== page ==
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Am J Vet Res. 1994 Jan;55(1):160-5.

Effects of dietary sodium intake on blood pressure measurements in partially nephrectomized dogs.

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Department of Clinical Sciences, College of Veterinary Medicine and Biomedical Science, Colorado State University, Fort Collins 80523.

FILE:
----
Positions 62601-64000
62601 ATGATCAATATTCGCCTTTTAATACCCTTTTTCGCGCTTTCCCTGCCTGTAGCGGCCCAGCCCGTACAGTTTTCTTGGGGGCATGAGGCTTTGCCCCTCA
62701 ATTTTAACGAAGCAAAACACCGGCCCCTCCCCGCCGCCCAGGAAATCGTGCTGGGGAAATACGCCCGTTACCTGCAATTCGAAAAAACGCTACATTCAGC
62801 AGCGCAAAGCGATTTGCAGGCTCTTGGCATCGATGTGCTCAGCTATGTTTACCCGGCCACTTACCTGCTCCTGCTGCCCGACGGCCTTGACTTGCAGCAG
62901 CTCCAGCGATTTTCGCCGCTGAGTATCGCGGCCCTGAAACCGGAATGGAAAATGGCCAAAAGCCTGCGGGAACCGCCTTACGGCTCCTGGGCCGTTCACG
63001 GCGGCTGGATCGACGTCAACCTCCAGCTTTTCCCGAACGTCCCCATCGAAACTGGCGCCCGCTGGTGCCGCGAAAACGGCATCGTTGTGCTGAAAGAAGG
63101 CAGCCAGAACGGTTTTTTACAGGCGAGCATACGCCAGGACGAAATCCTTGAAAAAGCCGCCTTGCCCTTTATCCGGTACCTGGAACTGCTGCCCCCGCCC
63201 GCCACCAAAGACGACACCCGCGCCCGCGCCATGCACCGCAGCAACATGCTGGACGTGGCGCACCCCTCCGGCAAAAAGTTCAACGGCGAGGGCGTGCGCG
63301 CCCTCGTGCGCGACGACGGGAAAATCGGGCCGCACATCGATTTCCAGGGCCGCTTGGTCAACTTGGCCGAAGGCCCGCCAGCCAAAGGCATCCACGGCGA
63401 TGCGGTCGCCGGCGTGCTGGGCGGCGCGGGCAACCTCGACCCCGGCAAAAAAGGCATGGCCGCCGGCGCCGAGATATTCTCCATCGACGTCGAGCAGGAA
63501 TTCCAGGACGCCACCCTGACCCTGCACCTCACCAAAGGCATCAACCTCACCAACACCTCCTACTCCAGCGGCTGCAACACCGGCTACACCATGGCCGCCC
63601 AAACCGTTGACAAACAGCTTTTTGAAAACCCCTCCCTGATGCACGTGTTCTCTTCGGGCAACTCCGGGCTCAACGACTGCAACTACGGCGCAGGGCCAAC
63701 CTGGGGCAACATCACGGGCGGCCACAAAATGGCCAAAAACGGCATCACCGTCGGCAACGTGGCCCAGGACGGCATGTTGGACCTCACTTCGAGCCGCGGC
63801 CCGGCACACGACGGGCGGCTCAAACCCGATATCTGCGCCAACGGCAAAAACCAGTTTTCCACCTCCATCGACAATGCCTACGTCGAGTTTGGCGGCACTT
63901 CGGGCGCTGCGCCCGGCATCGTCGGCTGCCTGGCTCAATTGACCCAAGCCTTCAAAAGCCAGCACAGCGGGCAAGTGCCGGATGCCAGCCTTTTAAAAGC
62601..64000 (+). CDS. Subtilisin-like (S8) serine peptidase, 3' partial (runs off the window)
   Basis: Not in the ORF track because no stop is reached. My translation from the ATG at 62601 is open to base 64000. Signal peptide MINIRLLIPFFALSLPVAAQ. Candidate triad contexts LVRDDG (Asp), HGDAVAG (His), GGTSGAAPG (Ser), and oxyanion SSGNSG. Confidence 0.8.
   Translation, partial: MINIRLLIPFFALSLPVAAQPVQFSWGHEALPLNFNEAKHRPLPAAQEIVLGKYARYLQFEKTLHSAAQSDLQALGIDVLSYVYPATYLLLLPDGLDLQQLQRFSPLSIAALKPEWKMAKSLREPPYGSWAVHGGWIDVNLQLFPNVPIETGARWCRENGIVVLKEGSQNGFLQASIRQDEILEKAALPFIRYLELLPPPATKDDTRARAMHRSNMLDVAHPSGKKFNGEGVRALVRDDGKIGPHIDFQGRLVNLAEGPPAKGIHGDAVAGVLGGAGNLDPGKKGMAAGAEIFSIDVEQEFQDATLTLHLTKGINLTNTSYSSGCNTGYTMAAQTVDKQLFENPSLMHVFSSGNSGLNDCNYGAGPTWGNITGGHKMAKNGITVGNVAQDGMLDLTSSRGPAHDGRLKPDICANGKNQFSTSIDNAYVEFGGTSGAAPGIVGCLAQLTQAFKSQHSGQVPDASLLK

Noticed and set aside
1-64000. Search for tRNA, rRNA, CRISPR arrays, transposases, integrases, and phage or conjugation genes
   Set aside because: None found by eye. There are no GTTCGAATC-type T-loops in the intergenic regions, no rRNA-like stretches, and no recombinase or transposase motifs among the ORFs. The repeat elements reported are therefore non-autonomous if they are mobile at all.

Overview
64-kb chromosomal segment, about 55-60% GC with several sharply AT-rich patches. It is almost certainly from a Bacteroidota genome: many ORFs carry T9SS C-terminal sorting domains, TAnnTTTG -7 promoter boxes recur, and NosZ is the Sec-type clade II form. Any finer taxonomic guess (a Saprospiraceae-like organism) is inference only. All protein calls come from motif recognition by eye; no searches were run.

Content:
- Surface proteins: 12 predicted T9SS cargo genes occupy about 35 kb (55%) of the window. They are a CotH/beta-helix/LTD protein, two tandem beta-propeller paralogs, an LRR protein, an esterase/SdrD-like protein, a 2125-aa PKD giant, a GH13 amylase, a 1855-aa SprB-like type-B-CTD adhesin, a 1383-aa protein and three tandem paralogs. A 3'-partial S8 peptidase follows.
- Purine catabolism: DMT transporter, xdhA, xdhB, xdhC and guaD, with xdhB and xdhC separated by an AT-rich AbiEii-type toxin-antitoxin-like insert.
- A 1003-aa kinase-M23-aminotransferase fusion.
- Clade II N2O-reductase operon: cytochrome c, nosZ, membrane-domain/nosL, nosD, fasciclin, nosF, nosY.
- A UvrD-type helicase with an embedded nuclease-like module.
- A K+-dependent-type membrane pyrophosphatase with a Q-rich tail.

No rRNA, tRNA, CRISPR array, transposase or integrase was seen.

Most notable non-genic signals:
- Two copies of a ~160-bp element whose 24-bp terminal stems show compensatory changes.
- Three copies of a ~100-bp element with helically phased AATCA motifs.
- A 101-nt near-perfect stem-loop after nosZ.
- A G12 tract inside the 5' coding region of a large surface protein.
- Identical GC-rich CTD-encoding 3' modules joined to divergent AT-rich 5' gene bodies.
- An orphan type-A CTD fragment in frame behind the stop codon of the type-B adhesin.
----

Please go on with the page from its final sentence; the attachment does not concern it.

Systolic, diastolic, and mean arterial blood pressure were measured by femoral artery puncture every other day in 2 groups (n = 4) of partially nephrectomized (approx 75%) dogs fed 2 concentrations of dietary sodium beginning 9 weeks after partial nephrectomy was completed. In a double crossover design, dogs were fed a low-sodium (0.18% sodium on a dry-weight basis) or high-sodium (1.3% sodium on a dry-weight basis) diet in 2 sequences (L/H/L or H/L/H) for 3 consecutive 4-week observation periods. Significant effect of sequence was found in dogs fed the L/H/L sequence, compared with those fed the H/L/H sequence. Systolic blood pressure was significantly (P < 0.05) increased in dogs fed the L/H/L sequence (175 +/- 16 mm of Hg), compared with dogs fed the H/L/H sequence (156 +/- 14 mm of Hg). Mean arterial blood pressure was higher, but not significantly different, for the L/H/L sequence (116 +/- 8 mm of Hg) vs the H/L/H sequence (109 +/- 6 mm of Hg). Significant difference in diastolic pressure was not observed between the L/H/L (86 +/- 10 mm of Hg) and H/L/H (86 +/- 10 mm of Hg) sequences. Restricted sodium intake (0.18% sodium on a dry-weight basis) was associated with moderate systolic hypertension in dogs with experimentally induced chronic renal disease. Acute fluctuations in dietary sodium intake had no apparent immediate effect on blood pressure in dogs with this mild to moderate degree of renal dysfunction.

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